Nine hundred sales reps are out in the field promoting Orexigen's ($OREX) obesity med Contrave, thanks to the company's marketing partner, Takeda. But for what?
Takeda reported $12.8 million in Q3 sales, compared with the $14 million that a rival drug from Vivus ($VVUS) hauled in over the same period, RBC Capital Markets analyst Simos Simeonidis pointed out in a recent note to clients. The difference? Vivus has 50 reps behind its product, Qsymia.
Contrave does lead Qsymia and Arena's ($ARNA) Belviq in market share, garnering 41% of total branded obesity scripts in the week ended Oct. 30, according to Leerink Partners research. Qsymia grabbed just 30%, and Belviq brought up the rear with 29%.
But net sales were down 20% quarter over quarter, indicating that even though scripts grew 11% over Q2, the "growth came at the expense of fairly significant discounts," Simeonidis wrote.
"Contrave is being hit with the same harsh realities of the obesity market facing its competitors in the space," he said, noting that "the obvious question for us is 'at which point is Takeda starting to think that Contrave may not get to where they thought it would when they signed on to promote it…'"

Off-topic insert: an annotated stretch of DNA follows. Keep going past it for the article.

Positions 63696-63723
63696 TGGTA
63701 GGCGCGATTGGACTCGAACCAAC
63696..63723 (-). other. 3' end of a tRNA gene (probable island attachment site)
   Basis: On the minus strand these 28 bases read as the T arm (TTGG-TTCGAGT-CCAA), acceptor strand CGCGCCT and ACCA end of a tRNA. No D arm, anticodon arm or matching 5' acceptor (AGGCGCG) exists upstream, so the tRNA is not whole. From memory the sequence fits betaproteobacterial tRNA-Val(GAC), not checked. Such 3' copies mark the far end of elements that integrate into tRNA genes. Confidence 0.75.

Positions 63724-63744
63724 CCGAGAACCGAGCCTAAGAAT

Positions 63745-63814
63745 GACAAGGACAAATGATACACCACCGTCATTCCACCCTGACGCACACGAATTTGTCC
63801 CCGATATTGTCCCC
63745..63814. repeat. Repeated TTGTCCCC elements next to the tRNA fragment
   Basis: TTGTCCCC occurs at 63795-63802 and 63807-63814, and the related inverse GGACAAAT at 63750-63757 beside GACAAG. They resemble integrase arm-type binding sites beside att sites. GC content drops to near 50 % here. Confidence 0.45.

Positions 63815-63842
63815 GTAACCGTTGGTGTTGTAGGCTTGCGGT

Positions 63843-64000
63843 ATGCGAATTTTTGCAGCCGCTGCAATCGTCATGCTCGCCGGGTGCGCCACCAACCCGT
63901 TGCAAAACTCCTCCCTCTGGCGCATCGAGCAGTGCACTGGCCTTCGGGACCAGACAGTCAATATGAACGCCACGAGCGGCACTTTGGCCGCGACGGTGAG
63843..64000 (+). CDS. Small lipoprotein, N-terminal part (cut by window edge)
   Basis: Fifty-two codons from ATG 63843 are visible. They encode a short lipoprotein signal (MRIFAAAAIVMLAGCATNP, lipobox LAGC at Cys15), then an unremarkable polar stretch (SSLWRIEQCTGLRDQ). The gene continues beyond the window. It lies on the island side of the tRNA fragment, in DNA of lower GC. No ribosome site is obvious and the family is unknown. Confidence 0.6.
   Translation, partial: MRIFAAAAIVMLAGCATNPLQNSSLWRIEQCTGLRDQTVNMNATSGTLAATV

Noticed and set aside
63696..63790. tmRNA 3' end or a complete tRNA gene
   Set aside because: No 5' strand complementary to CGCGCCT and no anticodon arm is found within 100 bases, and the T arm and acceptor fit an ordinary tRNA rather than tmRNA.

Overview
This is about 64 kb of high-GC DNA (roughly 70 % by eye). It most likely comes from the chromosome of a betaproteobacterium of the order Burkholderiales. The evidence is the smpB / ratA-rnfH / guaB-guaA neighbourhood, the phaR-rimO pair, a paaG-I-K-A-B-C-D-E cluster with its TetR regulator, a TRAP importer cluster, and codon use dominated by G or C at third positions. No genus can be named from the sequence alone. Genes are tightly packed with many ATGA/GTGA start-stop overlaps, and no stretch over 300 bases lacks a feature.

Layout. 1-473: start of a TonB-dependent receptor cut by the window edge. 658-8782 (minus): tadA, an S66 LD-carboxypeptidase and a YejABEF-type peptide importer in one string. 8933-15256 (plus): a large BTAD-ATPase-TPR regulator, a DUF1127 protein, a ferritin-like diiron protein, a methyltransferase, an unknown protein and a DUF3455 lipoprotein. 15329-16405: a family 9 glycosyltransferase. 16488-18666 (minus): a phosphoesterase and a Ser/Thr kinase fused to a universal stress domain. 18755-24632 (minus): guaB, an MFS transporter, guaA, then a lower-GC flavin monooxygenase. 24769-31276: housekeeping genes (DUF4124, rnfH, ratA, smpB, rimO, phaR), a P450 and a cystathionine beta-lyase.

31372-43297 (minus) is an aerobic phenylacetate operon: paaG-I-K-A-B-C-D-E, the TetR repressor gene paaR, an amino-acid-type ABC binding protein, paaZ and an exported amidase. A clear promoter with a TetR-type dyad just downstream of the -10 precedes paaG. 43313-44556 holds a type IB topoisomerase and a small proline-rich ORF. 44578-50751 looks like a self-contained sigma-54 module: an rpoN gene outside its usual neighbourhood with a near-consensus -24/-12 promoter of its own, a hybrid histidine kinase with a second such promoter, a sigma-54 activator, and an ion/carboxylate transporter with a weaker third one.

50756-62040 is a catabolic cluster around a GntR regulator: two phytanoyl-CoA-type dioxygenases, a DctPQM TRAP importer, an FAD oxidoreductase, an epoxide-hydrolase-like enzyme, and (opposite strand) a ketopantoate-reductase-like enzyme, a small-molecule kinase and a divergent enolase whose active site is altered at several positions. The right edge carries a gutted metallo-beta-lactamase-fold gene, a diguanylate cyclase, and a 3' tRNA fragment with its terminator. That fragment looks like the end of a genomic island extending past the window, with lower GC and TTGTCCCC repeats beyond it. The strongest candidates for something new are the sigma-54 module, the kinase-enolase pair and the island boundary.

There are plenty of reasons why the obesity market has been slow to develop, Vivus CEO Seth Fischer pointed out in August. Docs' reluctance to prescribe, public and private payer resistance, and a lack of widespread patient awareness have all put a damper on its growth.
But Vivus, as opposed to its competitors, is holding off on shelling out--partly because of market obstacles, but partly because it just can't afford it. When it announced its second salesforce scale-back in as many quarters, Fischer said the company would "continue to monitor market conditions for any positive developments with physicians, payers and patients that may indicate an increased investment is warranted."
That's not to say Vivus couldn't use a Big Pharma marketing partnership like the ones Orexigen and Arena share with Takeda and Eisai, respectively. The company is fast approaching the deadline for data from a postmarketing cardiovascular outcomes trial that it hasn't even begun, and with $300 million in debt, its $25 million in Q3 sales isn't going to be enough to pick up a $200 million to $250 million trial tab.
Of course, Orexigen's own partnership isn't going to save it any money in the trial department. Earlier this year, the La Jolla, CA-based drugmaker blabbed some early results from its ongoing study, leading investigators to cancel the trial and sparking Takeda's ire. In order to keep Takeda from walking, Orexigen vowed to fund the redo itself--a promise that'll cost it $210 million.
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